Among the landmark decisions from the Supreme Court, Brown v. Board of Education ranks among the most influential of all time, as it resoundingly declared that “separate… facilities are inherently unequal.”
The unanimous decision was issued on May 17, 1954, and it initiated the process of integration in schools across the country — slow and stuttered as it has been.
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The decision overturned a policy that had been in place since the end of the 19th century. It was not the definitive end to segregation policies, but Brown v. Board of Education remains one of the most consequential Supreme Court decisions in U.S. history.
What prompted the initial lawsuit?
The Browns, a family in Topeka, Kansas, filed a class action lawsuit along with 12 other families against the Topeka Board of Education, after the board mandated that the Browns send their daughter to a school farther from where they lived due to segregation policies in the district.
An initial ruling by the District Court of Kansas went against the families, citing the 1896 decision Plessy v. Ferguson, which allowed for separate facilities as long as they were of equal quality, according to History.com.
What were the arguments?
The central issue in the Brown case, as well as in Plessy v. Ferguson, was the interpretation and application of the 14th Amendment of the U.S. Constitution.
Particularly, the Equal Protection Clause, according to which no state shall “deny to any person within its jurisdiction the equal protection of the laws.”
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This clause was the basis used to argue Plessy v. Ferguson, establishing a decision that separate facilities could remain as long as they were equal.
Brown v. Board of Education challenged that decision, believing that separate was never equal.
What was the resolution?
Thurgood Marshall, then a special counsel for the NAACP, brought the lawsuit to the U.S. Supreme Court in 1952.
The case was initially argued in December of that year, combined with a number of other cases that were filed and appealed across the country, according to the NAACP.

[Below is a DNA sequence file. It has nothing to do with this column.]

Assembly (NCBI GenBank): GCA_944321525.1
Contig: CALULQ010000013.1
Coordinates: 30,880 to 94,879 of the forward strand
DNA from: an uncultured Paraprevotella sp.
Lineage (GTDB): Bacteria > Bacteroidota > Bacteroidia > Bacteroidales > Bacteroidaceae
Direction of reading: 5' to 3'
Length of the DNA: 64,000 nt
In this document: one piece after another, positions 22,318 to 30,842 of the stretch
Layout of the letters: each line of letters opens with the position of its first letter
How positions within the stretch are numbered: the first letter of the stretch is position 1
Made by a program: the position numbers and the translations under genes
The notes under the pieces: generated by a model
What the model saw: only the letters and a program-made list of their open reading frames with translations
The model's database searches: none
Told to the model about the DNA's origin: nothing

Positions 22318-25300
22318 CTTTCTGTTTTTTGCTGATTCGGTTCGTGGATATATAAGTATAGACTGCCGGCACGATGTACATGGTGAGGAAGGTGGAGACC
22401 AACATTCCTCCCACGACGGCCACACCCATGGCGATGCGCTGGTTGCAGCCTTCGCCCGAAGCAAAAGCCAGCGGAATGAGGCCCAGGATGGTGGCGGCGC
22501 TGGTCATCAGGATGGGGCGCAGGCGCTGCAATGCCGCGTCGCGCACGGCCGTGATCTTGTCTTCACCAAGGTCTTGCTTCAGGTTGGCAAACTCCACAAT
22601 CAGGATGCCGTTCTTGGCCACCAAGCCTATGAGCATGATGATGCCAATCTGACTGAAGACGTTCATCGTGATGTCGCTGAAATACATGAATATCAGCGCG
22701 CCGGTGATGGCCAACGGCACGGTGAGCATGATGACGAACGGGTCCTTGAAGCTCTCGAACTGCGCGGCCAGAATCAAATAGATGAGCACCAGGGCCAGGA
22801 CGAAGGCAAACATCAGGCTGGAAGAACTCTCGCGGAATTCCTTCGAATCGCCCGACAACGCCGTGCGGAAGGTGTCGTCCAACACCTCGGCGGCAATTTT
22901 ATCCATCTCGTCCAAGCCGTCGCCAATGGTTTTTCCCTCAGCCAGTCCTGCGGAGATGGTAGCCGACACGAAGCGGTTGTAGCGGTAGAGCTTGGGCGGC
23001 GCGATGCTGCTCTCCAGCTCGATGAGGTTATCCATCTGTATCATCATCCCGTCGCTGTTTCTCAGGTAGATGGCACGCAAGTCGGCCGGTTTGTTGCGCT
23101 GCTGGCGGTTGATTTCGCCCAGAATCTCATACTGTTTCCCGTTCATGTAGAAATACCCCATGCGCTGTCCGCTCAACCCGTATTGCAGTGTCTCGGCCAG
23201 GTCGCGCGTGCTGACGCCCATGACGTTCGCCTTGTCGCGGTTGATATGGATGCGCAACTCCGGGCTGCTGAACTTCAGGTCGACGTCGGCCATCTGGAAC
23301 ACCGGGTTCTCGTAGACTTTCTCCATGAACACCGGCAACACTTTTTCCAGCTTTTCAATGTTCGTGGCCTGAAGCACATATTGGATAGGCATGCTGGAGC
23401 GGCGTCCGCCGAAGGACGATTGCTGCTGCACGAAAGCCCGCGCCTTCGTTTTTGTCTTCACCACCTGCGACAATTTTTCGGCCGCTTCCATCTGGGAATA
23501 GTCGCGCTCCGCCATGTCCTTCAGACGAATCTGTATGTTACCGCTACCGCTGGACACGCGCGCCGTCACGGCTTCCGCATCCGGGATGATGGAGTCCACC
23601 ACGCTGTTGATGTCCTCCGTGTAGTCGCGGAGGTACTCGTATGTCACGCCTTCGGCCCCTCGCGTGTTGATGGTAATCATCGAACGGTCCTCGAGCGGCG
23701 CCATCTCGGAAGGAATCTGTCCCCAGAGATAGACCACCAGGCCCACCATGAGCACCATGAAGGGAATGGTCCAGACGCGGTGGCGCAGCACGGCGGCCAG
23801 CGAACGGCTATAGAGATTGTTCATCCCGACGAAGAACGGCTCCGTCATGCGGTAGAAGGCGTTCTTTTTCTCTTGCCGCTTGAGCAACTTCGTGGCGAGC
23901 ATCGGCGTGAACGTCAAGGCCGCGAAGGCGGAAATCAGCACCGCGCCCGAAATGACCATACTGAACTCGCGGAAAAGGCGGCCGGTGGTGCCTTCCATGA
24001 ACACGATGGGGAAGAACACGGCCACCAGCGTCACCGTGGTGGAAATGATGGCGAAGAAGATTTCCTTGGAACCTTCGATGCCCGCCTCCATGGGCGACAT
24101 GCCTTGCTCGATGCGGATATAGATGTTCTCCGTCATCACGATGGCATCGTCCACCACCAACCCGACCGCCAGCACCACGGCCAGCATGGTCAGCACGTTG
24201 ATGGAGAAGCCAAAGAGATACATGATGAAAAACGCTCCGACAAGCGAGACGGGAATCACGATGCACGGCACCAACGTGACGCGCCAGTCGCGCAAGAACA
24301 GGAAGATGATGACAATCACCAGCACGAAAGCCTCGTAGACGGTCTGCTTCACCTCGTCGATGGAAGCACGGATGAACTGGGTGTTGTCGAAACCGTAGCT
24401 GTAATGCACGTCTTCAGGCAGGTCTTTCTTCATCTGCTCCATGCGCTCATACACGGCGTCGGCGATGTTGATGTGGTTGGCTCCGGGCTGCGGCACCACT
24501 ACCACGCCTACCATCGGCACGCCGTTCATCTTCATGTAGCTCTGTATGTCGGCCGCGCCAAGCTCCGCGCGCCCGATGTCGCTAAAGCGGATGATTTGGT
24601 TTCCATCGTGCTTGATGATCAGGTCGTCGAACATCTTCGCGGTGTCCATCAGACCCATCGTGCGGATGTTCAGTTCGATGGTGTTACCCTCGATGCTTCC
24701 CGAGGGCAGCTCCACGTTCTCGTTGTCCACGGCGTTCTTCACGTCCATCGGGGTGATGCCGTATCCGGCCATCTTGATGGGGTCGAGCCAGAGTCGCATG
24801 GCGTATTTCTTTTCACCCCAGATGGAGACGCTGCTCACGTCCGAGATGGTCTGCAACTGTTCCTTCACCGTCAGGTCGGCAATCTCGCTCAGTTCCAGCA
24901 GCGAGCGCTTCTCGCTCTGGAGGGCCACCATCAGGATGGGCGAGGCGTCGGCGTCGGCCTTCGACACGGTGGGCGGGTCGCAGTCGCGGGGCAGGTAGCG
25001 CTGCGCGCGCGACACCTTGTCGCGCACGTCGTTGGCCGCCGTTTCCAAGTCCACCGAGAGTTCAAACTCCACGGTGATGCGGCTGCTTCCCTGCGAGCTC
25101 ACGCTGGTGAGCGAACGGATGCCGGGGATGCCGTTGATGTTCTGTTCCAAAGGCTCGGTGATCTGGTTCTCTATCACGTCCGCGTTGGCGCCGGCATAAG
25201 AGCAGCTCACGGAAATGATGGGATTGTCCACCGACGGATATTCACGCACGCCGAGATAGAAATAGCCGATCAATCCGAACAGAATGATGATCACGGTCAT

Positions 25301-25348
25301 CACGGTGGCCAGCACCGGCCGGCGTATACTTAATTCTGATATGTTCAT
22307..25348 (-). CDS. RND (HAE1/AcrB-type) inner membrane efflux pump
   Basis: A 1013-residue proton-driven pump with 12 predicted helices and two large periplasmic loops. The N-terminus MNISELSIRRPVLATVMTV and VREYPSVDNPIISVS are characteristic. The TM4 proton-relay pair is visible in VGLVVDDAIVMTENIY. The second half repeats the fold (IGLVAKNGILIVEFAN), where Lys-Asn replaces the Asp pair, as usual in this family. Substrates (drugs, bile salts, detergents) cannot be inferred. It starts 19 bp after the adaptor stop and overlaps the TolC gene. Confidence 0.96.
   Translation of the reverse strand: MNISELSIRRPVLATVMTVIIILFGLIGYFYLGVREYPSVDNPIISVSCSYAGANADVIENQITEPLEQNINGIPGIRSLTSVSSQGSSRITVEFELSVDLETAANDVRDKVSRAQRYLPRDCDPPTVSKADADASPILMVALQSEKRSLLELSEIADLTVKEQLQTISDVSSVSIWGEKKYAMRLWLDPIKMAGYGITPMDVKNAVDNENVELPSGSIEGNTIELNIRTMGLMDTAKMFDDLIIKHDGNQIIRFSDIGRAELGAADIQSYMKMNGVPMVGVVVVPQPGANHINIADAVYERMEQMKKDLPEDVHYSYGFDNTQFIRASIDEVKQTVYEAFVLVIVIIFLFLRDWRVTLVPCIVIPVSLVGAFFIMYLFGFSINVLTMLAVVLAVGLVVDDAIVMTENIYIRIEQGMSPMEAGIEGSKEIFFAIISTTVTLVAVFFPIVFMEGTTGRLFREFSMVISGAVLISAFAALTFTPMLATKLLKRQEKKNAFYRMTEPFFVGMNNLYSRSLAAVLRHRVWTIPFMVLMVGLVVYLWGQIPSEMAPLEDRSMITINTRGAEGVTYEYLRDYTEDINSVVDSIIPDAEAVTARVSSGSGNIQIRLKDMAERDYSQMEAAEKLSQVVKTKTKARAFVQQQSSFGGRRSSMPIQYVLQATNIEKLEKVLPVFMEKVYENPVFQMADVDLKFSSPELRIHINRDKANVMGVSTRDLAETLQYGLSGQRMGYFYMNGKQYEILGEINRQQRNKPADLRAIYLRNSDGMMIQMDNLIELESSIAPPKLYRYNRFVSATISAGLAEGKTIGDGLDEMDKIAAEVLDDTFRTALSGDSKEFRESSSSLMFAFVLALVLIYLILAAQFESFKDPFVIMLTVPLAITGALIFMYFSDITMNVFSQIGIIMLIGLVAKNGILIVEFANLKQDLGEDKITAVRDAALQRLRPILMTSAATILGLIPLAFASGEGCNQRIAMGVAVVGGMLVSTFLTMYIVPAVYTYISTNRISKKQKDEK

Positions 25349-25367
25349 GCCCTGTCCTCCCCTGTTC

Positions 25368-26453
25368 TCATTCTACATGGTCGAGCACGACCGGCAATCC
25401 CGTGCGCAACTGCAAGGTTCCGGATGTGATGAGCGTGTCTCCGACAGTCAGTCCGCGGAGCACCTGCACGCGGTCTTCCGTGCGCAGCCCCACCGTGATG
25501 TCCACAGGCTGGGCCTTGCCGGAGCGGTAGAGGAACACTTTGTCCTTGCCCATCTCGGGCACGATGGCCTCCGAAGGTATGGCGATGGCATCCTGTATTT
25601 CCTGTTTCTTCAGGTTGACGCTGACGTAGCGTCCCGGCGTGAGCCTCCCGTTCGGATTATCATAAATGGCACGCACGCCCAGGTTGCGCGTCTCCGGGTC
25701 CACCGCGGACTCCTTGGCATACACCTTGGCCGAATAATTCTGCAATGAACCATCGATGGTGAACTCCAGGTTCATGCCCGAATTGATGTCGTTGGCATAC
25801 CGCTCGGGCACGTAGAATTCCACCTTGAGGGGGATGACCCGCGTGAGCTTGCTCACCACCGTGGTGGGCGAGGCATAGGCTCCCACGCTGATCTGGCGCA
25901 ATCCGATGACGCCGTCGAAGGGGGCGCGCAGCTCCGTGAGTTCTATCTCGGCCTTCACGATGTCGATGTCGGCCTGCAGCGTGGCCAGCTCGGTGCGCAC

The initial Topeka district court ruling found that the facilities, teachers and other broad elements of Black and white schools were equal.
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The court heard arguments again in 1953 as the court built a consensus, with supporters of ruling in favor of Brown afraid that any dissent would be seen as justification by those who opposed integrating schools.
The court delivered a unanimous decision, with an opinion written by Chief Justice Earl Warren that supported the view that “separate educational facilities are inherently unequal.”
What was the impact?
The rollout of the decision was slow, and only a year later the Supreme Court heard arguments by schools that complained of the burden brought on by desegregation.
Some states opposed the decision and deliberately slowed the process of integration, leading to Brown II. The Supreme Court only ordered that desegregation occur “with all deliberate speed.”
But the pace continued to be slow and a decade later the country largely had not undertaken the process of integration.
One of the demands at the March on Washington in 1963 was that schools immediately integrate following the Supreme Court ruling.
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Thurgood Marshall would go on to serve as a justice on the U.S. Supreme Court, with cases like Brown and others acting as prime examples of his understanding and approach to the law.